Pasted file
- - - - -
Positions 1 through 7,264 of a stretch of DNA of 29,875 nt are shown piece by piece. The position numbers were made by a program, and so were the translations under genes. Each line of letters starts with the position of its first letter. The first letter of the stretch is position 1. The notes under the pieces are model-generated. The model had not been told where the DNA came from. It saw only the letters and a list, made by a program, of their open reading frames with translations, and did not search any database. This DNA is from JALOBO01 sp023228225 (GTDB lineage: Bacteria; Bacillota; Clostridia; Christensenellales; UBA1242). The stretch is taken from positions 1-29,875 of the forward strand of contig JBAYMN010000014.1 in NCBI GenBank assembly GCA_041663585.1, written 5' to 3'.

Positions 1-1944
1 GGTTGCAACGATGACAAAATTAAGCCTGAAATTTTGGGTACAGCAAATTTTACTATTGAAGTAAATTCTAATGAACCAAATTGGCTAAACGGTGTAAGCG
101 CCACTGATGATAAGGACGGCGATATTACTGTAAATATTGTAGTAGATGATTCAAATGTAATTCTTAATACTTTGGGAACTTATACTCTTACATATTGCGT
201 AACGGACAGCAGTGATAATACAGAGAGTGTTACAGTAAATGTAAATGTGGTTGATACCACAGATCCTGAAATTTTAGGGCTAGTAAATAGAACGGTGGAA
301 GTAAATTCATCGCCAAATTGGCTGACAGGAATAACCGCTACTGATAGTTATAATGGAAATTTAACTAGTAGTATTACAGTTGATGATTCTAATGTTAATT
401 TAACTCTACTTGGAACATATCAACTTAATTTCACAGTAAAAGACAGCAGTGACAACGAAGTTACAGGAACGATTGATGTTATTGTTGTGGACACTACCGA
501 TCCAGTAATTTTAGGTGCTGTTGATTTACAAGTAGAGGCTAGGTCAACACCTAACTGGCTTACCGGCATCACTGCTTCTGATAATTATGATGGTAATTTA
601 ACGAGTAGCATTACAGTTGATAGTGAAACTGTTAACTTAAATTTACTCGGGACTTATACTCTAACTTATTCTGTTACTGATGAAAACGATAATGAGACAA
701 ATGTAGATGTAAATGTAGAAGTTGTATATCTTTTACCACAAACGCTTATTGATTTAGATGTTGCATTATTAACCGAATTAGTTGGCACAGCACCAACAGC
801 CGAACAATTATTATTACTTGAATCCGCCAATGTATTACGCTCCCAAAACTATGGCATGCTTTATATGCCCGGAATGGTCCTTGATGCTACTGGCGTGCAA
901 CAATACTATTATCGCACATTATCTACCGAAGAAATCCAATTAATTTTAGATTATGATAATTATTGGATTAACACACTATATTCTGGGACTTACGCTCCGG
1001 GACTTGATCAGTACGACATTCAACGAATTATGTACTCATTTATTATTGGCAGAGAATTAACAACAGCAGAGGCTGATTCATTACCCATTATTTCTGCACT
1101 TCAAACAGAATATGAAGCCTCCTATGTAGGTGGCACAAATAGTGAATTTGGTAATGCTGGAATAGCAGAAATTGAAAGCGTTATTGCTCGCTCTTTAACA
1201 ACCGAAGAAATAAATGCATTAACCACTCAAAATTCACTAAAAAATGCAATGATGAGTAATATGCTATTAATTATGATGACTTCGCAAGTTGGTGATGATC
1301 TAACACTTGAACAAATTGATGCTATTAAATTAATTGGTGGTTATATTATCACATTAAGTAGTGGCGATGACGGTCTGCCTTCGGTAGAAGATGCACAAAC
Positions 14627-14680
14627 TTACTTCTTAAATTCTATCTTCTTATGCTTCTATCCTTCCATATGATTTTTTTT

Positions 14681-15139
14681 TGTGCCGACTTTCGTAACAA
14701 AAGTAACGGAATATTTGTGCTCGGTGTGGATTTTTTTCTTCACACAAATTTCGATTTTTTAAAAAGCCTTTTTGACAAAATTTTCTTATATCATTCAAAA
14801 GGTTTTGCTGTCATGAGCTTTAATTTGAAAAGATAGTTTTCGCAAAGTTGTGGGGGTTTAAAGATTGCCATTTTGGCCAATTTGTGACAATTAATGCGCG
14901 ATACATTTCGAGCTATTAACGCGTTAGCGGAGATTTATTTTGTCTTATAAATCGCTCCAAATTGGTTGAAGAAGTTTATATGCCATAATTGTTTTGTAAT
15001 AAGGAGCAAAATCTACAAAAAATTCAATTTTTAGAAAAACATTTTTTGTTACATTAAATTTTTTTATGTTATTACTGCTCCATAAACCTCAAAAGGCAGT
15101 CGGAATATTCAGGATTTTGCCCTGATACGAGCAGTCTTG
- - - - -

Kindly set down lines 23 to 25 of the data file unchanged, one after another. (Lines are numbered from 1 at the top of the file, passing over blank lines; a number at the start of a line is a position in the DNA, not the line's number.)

14901 ATACATTTCGAGCTATTAACGCGTTAGCGGAGATTTATTTTGTCTTATAAATCGCTCCAAATTGGTTGAAGAAGTTTATATGCCATAATTGTTTTGTAAT
15001 AAGGAGCAAAATCTACAAAAAATTCAATTTTTAGAAAAACATTTTTTGTTACATTAAATTTTTTTATGTTATTACTGCTCCATAAACCTCAAAAGGCAGT
15101 CGGAATATTCAGGATTTTGCCCTGATACGAGCAGTCTTG